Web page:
the injunction to “listen to the voice of the customer” is today one of the most common forms of advice to business. Indeed, for many firms it has attained almost religious significance. Yet as we revisited the firms in our group, we could not help noticing that, while listening very carefully to what their customers were saying, the employees-at every level-also seemed to have an understanding of their mission that transcended the customer’s voice. It was as if they were also listening to an inner voice, a voice that was not always in perfect harmony with the voice of the customer. As William Weisz, former CEO of Motorola, once put it: “When you are pioneering in something the world doesn’t even know it wants, you have to have a belief that the world is going to want what you have, and that it will start falling all over its feet to get it.”
Similarly, though these firms were paying very close attention to their competitors, their actions in the marketplace were not purely reactive. Their strategies were shaped as much by a core belief in what they were trying to accomplish as by the drive to pre-empt or mimic the competition. These are companies that never seem to stop thinking hard about who they are.
Take Boeing, a firm with a history of taking huge financial risks-“betting the company” to build the next generation of planes. The best-known example is the 747. One of the greatest gambles in aviation history, the development of the hugely expensive 747, like other Boeing projects before and after, was not really a response to a competitor, since no other company was then seriously entertaining such a project. Nor was the project justified purely on the basis of return on investment. Indeed, given the risks involved for the company’s existence, it is quite unlikely that such a decision could ever have been justified on purely financial grounds. Although profitability was always involved in the decision, by most accounts it was Boeing’s sense of itself as a company whose mission is to push the envelope of commercial aviation-a company that “eats, breathes, and sleeps” aeronautics-that made the difference.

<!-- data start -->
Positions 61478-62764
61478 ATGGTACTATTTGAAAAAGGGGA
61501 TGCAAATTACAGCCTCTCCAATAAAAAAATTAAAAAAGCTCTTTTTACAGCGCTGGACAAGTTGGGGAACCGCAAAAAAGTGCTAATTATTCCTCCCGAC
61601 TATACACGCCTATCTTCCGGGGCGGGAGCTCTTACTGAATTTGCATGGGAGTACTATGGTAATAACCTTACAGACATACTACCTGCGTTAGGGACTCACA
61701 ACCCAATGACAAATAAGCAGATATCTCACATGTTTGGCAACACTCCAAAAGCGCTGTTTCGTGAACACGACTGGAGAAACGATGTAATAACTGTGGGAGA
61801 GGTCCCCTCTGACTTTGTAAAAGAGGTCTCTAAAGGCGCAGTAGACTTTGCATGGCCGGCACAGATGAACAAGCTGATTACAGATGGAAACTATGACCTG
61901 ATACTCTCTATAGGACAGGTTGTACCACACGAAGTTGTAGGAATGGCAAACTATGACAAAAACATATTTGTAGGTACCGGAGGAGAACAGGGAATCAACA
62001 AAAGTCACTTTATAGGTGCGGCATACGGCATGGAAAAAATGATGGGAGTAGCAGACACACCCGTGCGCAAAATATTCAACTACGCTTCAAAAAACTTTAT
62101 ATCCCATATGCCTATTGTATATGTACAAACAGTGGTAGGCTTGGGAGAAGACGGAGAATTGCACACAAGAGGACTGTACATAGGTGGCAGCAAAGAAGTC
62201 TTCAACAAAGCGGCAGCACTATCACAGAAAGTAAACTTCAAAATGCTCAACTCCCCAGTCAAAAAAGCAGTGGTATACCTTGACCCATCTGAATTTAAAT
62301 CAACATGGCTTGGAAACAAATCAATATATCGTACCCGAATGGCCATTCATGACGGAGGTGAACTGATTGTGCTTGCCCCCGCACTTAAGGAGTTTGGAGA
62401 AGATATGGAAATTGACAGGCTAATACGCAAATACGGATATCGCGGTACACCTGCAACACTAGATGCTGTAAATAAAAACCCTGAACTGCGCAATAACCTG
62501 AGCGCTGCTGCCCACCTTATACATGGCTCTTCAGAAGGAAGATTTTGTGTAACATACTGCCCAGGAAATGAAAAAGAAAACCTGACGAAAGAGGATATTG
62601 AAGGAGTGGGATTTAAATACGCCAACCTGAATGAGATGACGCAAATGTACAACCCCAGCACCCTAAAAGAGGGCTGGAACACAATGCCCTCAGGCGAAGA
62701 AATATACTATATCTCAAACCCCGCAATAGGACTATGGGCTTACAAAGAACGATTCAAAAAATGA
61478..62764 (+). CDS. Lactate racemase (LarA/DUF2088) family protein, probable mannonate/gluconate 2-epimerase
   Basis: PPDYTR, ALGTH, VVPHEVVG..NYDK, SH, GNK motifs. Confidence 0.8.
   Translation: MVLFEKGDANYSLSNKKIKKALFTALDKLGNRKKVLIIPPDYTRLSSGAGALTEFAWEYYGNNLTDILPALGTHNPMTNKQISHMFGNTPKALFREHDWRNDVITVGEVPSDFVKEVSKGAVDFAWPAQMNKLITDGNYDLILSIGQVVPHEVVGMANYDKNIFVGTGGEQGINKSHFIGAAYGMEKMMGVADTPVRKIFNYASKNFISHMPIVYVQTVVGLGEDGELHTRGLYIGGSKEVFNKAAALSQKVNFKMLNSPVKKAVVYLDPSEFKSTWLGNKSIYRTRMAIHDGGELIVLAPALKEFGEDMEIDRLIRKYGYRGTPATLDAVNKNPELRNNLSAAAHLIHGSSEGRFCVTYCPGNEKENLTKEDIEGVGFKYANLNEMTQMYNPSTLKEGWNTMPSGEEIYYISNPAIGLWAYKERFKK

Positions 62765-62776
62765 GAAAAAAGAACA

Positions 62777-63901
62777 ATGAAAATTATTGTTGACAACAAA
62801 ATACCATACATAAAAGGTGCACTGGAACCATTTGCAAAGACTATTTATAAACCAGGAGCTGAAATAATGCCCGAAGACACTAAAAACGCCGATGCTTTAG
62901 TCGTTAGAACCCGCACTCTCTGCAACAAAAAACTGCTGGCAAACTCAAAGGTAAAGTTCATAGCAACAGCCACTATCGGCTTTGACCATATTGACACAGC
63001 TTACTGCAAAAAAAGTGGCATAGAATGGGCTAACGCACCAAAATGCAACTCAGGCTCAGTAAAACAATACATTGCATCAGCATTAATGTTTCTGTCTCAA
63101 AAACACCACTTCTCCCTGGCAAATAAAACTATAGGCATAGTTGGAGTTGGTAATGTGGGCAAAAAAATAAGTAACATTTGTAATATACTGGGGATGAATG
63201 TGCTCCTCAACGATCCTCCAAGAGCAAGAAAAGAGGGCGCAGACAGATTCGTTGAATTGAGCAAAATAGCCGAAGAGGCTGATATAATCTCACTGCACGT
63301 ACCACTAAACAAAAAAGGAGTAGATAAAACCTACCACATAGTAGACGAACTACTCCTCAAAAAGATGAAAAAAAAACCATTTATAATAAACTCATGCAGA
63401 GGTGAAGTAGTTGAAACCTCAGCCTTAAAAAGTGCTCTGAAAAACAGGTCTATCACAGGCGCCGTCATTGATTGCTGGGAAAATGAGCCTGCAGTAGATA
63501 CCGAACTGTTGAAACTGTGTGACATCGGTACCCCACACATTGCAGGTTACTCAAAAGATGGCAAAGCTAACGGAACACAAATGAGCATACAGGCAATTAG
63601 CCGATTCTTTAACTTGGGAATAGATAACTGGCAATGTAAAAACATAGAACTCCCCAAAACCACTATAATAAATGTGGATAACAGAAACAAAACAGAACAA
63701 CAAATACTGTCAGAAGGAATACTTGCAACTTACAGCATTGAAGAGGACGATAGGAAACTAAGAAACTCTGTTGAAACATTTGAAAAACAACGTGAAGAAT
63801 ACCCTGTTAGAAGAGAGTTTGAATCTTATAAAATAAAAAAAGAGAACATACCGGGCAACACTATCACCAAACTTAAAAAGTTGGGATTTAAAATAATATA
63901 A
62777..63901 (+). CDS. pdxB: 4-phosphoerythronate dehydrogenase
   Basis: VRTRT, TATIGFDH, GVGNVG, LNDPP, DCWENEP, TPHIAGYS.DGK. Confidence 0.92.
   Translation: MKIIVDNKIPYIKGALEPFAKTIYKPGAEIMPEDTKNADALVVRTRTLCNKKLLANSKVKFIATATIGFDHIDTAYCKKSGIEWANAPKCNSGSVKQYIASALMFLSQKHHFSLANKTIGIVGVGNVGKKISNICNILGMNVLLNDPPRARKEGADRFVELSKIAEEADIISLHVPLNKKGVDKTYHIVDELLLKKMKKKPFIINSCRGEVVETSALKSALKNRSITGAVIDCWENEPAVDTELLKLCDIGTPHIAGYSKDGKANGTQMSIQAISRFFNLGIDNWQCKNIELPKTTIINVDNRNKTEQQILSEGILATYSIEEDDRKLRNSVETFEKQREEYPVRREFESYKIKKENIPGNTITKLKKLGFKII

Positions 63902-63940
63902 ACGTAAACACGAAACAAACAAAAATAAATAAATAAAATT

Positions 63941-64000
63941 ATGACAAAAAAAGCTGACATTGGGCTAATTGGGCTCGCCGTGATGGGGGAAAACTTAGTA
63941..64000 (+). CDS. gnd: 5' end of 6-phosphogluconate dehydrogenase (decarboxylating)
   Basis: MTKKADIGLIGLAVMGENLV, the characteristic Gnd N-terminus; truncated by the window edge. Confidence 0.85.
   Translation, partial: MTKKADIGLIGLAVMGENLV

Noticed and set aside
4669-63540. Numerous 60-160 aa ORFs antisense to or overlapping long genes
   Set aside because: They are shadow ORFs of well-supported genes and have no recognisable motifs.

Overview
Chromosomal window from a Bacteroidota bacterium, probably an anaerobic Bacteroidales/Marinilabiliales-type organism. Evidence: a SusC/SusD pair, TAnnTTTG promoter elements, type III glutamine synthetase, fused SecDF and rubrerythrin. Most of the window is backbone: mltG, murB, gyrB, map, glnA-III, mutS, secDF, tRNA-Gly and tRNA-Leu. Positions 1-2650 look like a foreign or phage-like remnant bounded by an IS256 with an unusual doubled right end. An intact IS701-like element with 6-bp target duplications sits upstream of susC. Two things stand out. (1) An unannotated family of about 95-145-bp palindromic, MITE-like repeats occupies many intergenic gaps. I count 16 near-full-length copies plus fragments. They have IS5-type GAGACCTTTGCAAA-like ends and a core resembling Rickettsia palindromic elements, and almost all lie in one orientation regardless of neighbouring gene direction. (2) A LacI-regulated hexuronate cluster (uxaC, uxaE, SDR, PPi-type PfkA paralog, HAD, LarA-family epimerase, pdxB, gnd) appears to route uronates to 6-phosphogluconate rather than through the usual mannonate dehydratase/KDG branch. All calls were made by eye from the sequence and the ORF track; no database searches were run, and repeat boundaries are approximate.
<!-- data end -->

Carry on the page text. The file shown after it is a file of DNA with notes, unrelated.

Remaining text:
Levi Strauss, mentioned at the beginning of this article, provides a very different example. One of the few unequivocal success stories in the struggling American apparel industry over the past decade, Levi Strauss’s emphasis on the long term, on building its organizational capabilities, and on increasing the contribution made by its workers to the business, has set it apart from the volatile, highly reactive, often exploitative norm in the rest of the industry.
Perhaps the biggest test of the company’s commitment to these values has been posed by its network of overseas subcontractors, some 600 of them sewing Levi’s in 35 countries. Though the company still relies primarily on its U.S. workforce to manufacture products sold in North America, its global competitiveness is heavily dependent on its access to the low-cost labor in many of these countries. But not all of them are known for respecting the rights of their citizens to work in safe conditions, and some have failed to meet international norms regarding human rights.
The company’s top managers had to face the question of how to apply their ethical standards in such cases. The choices weren’t easy. To insist on a universal standard of behavior among suppliers would rule out production (and probably also sales) in some of these countries-with immediate negative bottom-line impact. Furthermore, the loss of jobs would almost certainly be a severe blow to the employees of the affected subcontractors, for whom risky work might well be better than no work at all. On the other hand, for Levi Strauss to waive its ethical standards in its overseas dealings would smack of hypocrisy and risk alienating U.S. workers already fearful of losing their jobs to cheap foreign labor. Besides, rumors of child and prison labor don’t help sell jeans.